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Nashville, which has gained a reputation for its bustling music, technology and healthcare scene, is looking to bring similar clout to the fashion industry.

This story first appeared in the April 6, 2015 issue of WWD. Subscribe Today.

Nashville Fashion Alliance, which has been in the works for two years and filed a charter in January, will begin a Kickstarter campaign April 16 to raise $100,000 to support Nashville’s growing fashion industry. At present, some 150 brands from Nashville and the surrounding area are participating in the alliance, including Billy Reid, Kayce Hughes, Alabama Chanin, Otis James, Valentine Valentine, and Manuel.

“Fashion and music go hand in hand,” said Van Tucker, chief executive officer of the NFA. She said their mission is to see what they can do to make Music City a more hospitable place for fashion companies. Nashville has been rated the fourth-best metro area for fashion designers, the only city in the top five without an industry council, according to Global Language Monitor, a media-analytics company based in Austin, Tex. Nashville is home to large retail distribution centers and customer service centers for firms such as Warby Parker, Macy’s, Gap, Wal-Mart and Nike. The state of Tennessee ranked fifth in apparel manufacturing, ninth in textile mills, 15th in leather manufacturing and 15th in clothing stores, according to a Bureau of Labor Statistics’ June 2012 report.

Sewing and manufacturing outlets in Nashville have virtually all gone away, said Tucker. Most designers in the region either produce in-house, like Elizabeth Suzann and Amanda Valentine, use outside independent contractors or source production outside of the region.

“We want to make sewing cool again,” said Matt Eddmenson, co-owner of Imogene + Willie, a two-unit retailer, e-commerce site and wholesaler, who is president of NFA’s board. Imogene + Willie has a store in the 12South neighborhood of Nashville, as well as one in Portland, Ore. It manufactures its denim and sportswear collection in Los Angeles, selling to 90 stores nationwide, and in Europe and Japan.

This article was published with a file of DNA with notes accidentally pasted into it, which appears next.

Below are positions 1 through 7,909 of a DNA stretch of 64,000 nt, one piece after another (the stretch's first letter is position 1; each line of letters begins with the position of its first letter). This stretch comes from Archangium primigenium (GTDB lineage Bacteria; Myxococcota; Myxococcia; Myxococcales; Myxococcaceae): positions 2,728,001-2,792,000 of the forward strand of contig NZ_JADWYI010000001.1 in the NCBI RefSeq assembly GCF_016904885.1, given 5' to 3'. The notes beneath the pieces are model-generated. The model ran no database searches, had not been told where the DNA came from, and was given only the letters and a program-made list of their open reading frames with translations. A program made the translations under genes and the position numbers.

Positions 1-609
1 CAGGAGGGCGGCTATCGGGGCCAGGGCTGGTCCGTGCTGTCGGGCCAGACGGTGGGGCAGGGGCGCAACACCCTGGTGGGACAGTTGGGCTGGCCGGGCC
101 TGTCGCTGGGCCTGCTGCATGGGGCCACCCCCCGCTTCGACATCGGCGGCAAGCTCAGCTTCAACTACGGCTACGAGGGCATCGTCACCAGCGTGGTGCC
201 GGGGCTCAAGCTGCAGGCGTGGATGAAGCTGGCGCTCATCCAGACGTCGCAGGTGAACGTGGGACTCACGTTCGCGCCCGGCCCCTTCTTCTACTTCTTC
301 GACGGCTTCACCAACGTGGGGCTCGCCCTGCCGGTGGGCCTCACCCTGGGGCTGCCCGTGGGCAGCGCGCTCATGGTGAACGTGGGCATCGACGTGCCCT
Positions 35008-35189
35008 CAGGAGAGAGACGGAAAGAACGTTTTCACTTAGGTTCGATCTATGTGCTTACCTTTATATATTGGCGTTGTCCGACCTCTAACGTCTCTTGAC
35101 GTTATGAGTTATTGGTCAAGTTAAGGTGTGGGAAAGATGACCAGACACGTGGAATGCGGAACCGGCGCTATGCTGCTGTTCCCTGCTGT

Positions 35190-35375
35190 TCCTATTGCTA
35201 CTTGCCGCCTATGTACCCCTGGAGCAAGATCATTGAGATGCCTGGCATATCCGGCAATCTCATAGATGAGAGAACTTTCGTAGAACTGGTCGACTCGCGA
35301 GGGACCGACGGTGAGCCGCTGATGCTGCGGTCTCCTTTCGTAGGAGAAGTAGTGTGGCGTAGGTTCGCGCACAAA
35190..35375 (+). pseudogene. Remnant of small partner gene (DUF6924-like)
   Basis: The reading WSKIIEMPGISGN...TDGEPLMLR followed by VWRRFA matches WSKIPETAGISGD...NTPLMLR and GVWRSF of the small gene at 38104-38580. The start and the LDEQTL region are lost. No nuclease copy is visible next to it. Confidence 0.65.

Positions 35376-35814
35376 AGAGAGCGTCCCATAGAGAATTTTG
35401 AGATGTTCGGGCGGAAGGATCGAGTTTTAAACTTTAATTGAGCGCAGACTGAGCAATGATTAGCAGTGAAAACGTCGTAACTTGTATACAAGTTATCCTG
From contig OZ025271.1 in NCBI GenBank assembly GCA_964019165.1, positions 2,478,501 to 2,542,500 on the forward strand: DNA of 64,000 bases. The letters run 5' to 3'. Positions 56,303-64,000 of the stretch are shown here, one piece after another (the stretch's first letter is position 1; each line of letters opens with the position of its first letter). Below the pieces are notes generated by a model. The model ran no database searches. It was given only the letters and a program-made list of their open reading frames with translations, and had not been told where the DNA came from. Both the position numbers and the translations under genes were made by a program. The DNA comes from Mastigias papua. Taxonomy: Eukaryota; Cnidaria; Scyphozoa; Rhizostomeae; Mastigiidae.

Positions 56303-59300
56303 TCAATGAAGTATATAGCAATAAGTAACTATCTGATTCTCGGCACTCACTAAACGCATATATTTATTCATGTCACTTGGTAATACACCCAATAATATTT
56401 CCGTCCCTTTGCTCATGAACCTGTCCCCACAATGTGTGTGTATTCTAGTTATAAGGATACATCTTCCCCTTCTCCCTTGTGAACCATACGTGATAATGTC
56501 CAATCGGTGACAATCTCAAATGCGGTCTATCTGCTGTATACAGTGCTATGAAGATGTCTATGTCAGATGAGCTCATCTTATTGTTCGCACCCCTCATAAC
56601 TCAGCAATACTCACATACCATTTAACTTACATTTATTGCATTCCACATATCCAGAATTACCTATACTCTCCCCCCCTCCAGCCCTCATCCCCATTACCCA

Tucker said NFA’s goal is to train and create jobs in the sewing realm that can give these brands an opportunity to manufacture in the area, rather than having to travel to New York and Los Angeles. The main initiatives are economic development, resources, education and advocacy. One of the priorities is the establishment of a Sewing Training Academy for underserved populations, providing living-wage employment opportunities and affordable housing options for the community while giving the industry a skilled workforce. NFA will also advocate for shared resources. Since it’s difficult for a brand to build its own factory, if 50 companies all need production, they could put something together to meet their needs.

The alliance is being created to build awareness of Nashville brands and serve as a catalyst for resource and program development. The central body will also focus on job creation and resource development. NFA looks to develop talent and appropriate training programs to ensure workforce availability and attractiveness of available careers. It also seeks to create an environment for all industry brands to consider as a location for business. Further, NFA will also serve as a catalyst to provide access to mentorship to companies from start-ups to global brands.

“With little or no resources, we don’t want to see people’s creative dreams die,” said Eddmenson.

One Nashville designer, Amanda Valentine, who has been on “Project Runway,” has built a “pretty amazing business,” he said. “They go through the same struggles in trying to get things made.”

“Many of these initiatives require that cohesion and coordination. This will give some form to the function,” said Tucker.

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